Riding on the highway is a completely different experience from riding in the city and on single carriageway roads, and it requires different skills. Particularly for newly qualified riders, the thought of riding on a highway can be an intimidating idea. Below we have answered some common questions concerning highway riding to help prepare you for a safe ride.
How to join a highway
When joining the highway on a slip road, it’s vital that you are travelling at a speed that will allow you to seamlessly join the highway. You want to make sure that you are matching the speed of the vehicles in the left-hand lane so that you smoothly integrate with the other road users. To make it as safe as possible for both you and the other users on the highway, make sure you signal early that you want to join the highway, and carry out a blind spot check before merging onto the lane.
How to stay concentrated on the highway
With plenty of vehicles travelling at fast speeds, you need to be particularly focused when riding on the highway. Sometimes a vehicle may move lane without indicating, so it’s important that you are alert and able to deal with any situations calmly and safely. Always look ahead of you, but be aware of your spatial awareness. If at any time you start to feel tired or feel like you are losing concentration, we highly recommend stopping off at the next service station, taking a little break and rehydrating yourself.
What should the distance of vehicles be on the highway?
Predictably, the quicker you are travelling, the larger the breaking distance. With vehicles travelling up to 70mph on a highway, a considerable distance (at least two seconds) needs to be maintained between you and the vehicle in front to reduce the possibility of a collision. If the vehicle in front was to suddenly brake, there needs to be a large enough gap for you to safely bring your bike to a halt.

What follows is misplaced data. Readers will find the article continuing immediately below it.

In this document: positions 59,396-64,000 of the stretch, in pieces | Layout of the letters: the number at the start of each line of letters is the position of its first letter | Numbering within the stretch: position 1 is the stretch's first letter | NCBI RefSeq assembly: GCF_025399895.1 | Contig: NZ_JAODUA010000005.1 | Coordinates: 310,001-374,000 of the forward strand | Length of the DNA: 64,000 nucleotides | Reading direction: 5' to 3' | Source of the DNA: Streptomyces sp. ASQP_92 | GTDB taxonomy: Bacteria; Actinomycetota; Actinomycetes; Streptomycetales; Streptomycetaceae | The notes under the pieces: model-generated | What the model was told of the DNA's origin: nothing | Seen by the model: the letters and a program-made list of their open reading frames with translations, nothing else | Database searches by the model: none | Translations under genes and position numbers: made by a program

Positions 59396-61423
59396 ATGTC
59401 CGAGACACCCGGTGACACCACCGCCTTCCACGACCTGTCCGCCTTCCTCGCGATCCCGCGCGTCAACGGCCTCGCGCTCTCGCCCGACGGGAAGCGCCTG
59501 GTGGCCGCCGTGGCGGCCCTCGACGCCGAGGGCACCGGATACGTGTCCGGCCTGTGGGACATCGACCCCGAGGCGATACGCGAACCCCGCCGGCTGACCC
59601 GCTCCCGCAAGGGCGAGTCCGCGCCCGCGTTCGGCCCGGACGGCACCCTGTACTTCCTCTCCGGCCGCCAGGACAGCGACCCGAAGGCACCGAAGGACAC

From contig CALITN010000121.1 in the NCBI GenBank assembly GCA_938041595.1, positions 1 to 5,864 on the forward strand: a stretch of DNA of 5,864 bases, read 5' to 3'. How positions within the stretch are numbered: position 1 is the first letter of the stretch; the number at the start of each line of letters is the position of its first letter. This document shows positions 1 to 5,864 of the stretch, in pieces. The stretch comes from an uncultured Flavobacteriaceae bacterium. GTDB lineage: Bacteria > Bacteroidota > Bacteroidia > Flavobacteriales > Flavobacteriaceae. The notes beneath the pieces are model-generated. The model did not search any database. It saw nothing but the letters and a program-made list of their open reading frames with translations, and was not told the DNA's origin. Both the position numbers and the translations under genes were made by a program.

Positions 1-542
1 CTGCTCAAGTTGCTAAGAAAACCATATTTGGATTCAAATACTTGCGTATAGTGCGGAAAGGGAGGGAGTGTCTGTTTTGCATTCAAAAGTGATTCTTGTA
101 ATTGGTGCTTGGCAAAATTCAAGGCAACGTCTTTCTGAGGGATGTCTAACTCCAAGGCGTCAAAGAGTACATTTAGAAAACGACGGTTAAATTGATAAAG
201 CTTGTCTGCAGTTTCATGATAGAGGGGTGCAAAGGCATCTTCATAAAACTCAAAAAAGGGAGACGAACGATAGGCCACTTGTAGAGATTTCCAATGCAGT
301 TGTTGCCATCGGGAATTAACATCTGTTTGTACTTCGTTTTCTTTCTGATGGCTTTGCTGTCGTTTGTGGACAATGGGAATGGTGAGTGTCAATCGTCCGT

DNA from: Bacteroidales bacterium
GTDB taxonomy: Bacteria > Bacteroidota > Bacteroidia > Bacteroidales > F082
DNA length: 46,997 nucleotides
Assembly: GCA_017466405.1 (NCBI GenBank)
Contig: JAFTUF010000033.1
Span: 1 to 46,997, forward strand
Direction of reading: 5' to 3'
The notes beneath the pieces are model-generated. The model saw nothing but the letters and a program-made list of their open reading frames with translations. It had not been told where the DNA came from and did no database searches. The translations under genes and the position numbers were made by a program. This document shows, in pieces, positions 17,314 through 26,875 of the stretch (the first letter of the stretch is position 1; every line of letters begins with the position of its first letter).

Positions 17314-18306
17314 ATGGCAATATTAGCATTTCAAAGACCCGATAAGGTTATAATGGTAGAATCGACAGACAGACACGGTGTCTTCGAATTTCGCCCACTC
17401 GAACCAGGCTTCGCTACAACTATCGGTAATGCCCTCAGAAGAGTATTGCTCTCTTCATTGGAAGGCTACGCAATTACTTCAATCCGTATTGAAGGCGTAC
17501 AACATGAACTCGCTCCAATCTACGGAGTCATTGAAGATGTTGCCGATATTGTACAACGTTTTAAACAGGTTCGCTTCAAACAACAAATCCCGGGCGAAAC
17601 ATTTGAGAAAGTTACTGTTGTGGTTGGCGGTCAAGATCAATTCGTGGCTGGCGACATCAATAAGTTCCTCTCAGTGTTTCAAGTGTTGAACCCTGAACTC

However, if the roads are wet, or vision is unclear, a distance greater than two seconds should be kept between you and the vehicle in front.
How to check the health of your bike
Sometimes you can’t help it, but ideally you want to avoid breaking down while on the highway as you could be waiting for hours to get your bike repaired. To minimise the chances of a fault occurring with your bike, you should be regularly checking the condition of your bike and its individual components. This includes checking that your bike’s chain is at the correct tension. With a Chain Monkey, you can correctly set the tension of your bike’s chain. The tool is also small enough to be carried in your pannier so if your chain becomes loose while out and about, it can be quickly amended.
How to be seen on the highway
With drivers frequently moving lanes, it’s crucial that you are visible to all users of the highway. We advise having your front light on at all times so that you can be seen in the mirrors of other vehicles, and also suggest that you wear hi-vis clothing, especially when riding in the dark.
What lane should I be in on the highway?
When driving on the highway, it’s best to stay in the left lane and only move into the other lanes when you need to overtake. Riding in the middle lane with cars and lorries surrounding you can make you feel vulnerable and on edge, but staying in the left lane may slightly reduce the intimidation.
Read more: Riding a motorcycle in the rain